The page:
Friday Reads: Ponyboy, Poetry, Kees, and You

I have started reading too many books to write about just one, so for this post, this time, I’m writing about four books. A debut novel with Nebraska connections getting national critical attention, a poet often overlooked in favor of more famous compatriots, another Nebraskan of cinematic mystique, and a brand new non-fiction book about tech that will make you want to put down your phone camera. Let’s go!

Longlisted for a National Book Award, and written by an author born in Nebraska, Eliot Duncan’s Ponyboy is a globetrotting story with a trans, addicted protagonist—but the story is about relationships: between parent and child, within friend groups, and also the relationships we have with ourselves–and with our pasts and our futures. This is the first novel from the Iowa Writers’ Workshop alumnus. More about the book, the author, and recent press can be found at the author’s website .

I recently read about Gabriela Mistral, the first Latin American writer to win the Nobel Prize for Literature in 1945, and I want to read more of her work. I checked out this enormous book, The FSG Book of Twentieth-Century Latin American Poetry, because it shows each work in its original language as well as its translation into English. Being able to read Mistral’s poems in Spanish and English helps me appreciate her intentions and the beauty of her work. Mistral wrote about unexpected things in unpopular ways. You can read some of her work here.

Weldon Kees is a fascinating character, born in Beatrice in 1914. He had a colorful and exciting life in Nebraska and neighboring states, eventually moving to California, where he disappeared in 1955. He produced art in many forms, and also worked as a librarian, among other interesting jobs. After seeing a recent story about new acquisitions related to Weldon Kees at University of Nebraska Libraries, I picked up a used copy of The Ceremony & Other Stories. I am still waiting for the movie of his life. Check this link for a photo from Kees’ diary in 1954 to see a list of books and movies he enjoyed that year.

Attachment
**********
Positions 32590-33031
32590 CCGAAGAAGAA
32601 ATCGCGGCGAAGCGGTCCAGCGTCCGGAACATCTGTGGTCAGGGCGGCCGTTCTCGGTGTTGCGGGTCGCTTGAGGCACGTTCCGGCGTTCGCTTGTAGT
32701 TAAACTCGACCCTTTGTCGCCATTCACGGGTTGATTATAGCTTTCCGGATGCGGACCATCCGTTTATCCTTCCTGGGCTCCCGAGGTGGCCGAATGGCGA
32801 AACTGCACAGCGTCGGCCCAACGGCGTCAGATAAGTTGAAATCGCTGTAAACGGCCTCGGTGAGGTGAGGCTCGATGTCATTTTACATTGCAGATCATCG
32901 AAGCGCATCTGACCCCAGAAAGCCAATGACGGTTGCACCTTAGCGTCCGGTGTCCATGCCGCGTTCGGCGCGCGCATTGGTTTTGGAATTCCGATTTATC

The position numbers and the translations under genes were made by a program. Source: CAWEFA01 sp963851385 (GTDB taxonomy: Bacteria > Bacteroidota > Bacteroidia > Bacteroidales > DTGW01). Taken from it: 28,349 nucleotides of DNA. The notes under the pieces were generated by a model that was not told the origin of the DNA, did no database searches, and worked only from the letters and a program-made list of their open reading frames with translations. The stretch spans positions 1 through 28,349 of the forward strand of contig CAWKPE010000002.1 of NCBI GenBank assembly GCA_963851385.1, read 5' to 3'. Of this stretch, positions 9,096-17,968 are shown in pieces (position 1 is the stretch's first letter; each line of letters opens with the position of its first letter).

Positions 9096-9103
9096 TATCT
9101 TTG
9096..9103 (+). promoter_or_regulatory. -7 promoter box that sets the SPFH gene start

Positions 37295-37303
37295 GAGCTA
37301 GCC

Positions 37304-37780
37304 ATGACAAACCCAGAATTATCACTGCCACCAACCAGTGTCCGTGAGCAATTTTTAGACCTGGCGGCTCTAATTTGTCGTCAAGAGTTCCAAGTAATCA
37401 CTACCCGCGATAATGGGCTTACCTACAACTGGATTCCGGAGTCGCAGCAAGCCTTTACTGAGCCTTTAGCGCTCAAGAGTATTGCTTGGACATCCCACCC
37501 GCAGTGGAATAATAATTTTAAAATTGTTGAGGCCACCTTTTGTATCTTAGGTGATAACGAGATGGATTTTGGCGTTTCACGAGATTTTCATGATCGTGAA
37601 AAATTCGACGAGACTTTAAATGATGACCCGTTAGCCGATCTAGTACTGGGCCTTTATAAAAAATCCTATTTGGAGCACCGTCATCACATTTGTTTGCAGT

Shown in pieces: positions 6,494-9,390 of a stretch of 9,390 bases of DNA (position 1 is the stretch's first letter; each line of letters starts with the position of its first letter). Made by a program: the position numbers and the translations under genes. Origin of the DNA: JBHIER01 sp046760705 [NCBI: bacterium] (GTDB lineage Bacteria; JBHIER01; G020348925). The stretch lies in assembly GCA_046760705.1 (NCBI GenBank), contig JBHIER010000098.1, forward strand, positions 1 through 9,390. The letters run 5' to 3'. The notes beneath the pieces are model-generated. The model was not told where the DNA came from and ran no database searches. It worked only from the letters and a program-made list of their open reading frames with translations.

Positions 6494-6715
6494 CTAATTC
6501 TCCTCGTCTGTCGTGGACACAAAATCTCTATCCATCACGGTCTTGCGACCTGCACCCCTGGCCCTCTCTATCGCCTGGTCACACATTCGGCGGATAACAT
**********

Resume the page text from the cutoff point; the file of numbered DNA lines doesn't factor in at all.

Your Face Belongs to Us is an important story about what happens when technology moves faster than ethics or the law. Kashmir Hill writes about the tech company that best optimized facial recognition software, and the various motives of the people involved with the project. If you think they don’t have your best interests at heart, you are correct. No matter your opinion of facial recognition software, if you’re interested in the technology and its effects, this is some old-fashioned shoe-leather reporting that will surprise and disturb you.

Duncan, Eliot. 2023. Ponyboy : A Novel First ed. New York NY: W. W. Norton & Company.

Hill, Kashmir. 2023. Your Face Belongs to Us : A Secretive Startup’s Quest to End Privacy As We Know It First ed. New York: Random House an imprint of Penguin Random House LLC.

Kees, Weldon and Dana Gioia (ed.). 1984. The Ceremony & Other Stories. Port Townsend Wash: Graywolf Press.

Stavans, Ilan. 2011. The FSG Book of Twentieth-Century Latin American Poetry : An Anthology. 1st ed. New York: Farrar Straus Giroux.

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1 Response to Friday Reads: Ponyboy, Poetry, Kees, and You

  1. Audrey Heil says:

    It is nice to know I am not the only one reading way too many books. The information on Weldon Kees was fascinating and if you liked “Your Face Belongs to Us”, you might also enjoy “The Fight For Privacy: Protecting Dignity, Identity, and Love in the Digital Age” by Danielle Keats Citron.

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